Data reports Lehigh students fall below national smoking statistics


In this Dec. 1, 2016, file photo, a sign prompts “Are you happy? Yes or No?” outside of Fairchild-Martindale Library. Statistics from a national survey found Lehigh students smoke less than the average student. (Meg Kelly/B&W Staff)

A sign outside of Fairchild-Martindale Library appeared last semester asking students two questions.

Are you happy? Yes or no?

The question was repeated in different languages and provided ‘yes’ and ‘no’ slots for students to drop their cigarette butts in. By the end of finals period, both sides were littered with cigarette butts. Despite this, Lehigh scores relatively low in terms of student smokers when compared to national statistics.

Jenna Papaz, coordinator of the Health Advancement and Prevention Strategies Office, said Lehigh students’ health and safety are both measured through the university’s participation in the American College Health Association-National College Health Assessment II survey. The survey, which Lehigh first participated in in 2013, assesses a range of health issues among college students including alcohol, tobacco and other drug usage.

According to the university, the goal of the data collection as stated on Lehigh’s “Surveys and Data Collection” page is “to gain a profile of health habits, behaviors, perceptions and trends among Lehigh students and to benchmark against national data.”

When comparing Lehigh’s statistics to the national data sets, a larger percentage of Lehigh students don’t smoke or have not smoked in the last 30 days. Papaz said according to the spring 2016 survey, 82.4 percent of undergraduate students reported never smoking cigarettes. She said that of those who reported smoking cigarettes, 6.6 percent had smoked at least once in the last 30 days, which is less than the national reference group of 9.8 percent.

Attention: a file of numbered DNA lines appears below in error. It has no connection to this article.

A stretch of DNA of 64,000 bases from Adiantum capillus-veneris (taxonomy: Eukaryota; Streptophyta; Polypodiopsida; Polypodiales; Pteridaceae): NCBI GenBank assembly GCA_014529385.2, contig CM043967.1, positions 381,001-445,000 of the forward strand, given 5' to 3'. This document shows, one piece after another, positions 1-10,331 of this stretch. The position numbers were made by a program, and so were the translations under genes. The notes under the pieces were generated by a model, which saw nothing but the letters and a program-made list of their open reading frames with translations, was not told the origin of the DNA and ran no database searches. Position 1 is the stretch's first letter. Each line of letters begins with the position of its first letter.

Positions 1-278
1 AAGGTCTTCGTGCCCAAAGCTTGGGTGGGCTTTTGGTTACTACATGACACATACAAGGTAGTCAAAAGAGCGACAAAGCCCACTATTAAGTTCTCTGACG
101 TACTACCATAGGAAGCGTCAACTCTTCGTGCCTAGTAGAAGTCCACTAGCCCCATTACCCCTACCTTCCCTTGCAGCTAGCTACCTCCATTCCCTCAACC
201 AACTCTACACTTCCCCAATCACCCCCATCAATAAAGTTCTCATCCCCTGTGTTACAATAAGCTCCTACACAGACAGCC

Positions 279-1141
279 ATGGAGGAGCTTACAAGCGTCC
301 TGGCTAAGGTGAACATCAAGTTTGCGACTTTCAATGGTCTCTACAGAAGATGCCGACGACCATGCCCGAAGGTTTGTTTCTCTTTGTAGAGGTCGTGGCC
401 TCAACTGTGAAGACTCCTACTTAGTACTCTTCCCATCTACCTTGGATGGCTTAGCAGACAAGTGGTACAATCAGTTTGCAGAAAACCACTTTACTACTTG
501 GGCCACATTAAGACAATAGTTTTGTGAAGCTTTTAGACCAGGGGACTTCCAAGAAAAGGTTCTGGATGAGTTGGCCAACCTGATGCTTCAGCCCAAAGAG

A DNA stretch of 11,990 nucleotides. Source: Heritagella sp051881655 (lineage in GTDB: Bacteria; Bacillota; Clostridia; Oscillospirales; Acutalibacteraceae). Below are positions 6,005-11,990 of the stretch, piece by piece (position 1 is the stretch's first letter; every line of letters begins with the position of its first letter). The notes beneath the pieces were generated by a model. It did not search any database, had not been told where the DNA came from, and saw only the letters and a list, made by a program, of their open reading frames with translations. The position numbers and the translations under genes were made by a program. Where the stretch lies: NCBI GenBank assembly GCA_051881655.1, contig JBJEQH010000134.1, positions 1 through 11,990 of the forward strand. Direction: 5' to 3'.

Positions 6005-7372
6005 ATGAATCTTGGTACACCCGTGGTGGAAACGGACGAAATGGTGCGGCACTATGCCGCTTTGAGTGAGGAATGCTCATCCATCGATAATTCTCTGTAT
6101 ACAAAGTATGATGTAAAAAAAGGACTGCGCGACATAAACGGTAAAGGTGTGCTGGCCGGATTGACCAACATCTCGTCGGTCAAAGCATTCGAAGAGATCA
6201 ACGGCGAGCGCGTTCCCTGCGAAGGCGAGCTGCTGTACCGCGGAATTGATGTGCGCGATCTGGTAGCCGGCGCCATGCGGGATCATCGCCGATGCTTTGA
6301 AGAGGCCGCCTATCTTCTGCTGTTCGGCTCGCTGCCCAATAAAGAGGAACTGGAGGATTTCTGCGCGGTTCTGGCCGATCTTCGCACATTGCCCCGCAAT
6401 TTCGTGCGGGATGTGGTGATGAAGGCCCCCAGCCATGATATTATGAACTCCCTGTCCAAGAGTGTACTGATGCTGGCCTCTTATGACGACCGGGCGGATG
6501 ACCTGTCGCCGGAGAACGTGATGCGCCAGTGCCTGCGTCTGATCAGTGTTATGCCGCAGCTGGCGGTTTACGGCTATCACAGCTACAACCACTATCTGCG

Looking at national data sets from spring surveys of the past five years, in 2012, 68.5 percent of 90,666 students from 141 schools across the U.S. said they never smoked and only 4.5 percent said they smoke daily. In 2016, 76.1 percent of 95,761 students from 137 schools said they never smoked and only 2.2 percent said they smoke daily.

Papaz said the nationally-recognized survey is confidential and is sent out to a random selection of undergraduate and graduate students every February.

While fewer schools participated in the research, a higher percentage of students each year said they’ve never smoked and a smaller percentage said they smoke daily.

Thomas Novak, the interim director of Lehigh’s Health and Wellness Center, said the center asks students about their smoking status during sick visits, but other than that the center doesn’t have any comprehensive statistics for smoking on campus.

Rebecca Unterborn, ’17, is the Peer Health Advisers’ programming chair and is responsible for coordinating all of their programs and events on campus. The programs cover six topics that include sexual health awareness, prescription drug abuse, alcohol awareness, how to prevent infections, healthy sleeping habits and stress prevention.

Unterborn said she’s noticed smoking is a problem on campus and that the majority of smoking happens outside of FML. She said the prevalence of smoking is only about 2 percent on campus, but hypothetically that number should be zero. She credits the problem to both social smoking and addiction.

“From my personal experience, I sometimes see people smoking socially at parties and things like that, but I also think  there are a majority of people who smoke because they’re addicted,” Unterborn said.

She said the Peer Health Advisers started hosting a smoking awareness event two years ago. The event, called The Great American Smokeout, is hosted outside of FML during the fall semester and encourages students to exchange their cigarettes for candy.

“Our event was designed as a tabling event to just raise awareness about the effects of smoking and how it’s bad for you,” Unterborn said. “We hope that by raising awareness people understand it a little bit more and will change their habits.”

Papaz said smoking has the potential to have a large impact on the health of the entire Lehigh community, especially because the college years are a time of increased risk for smoking initiation and transition from experimental to regular use. She said strong education, outreach and prevention strategies could have an effect on both smokers and nonsmokers.

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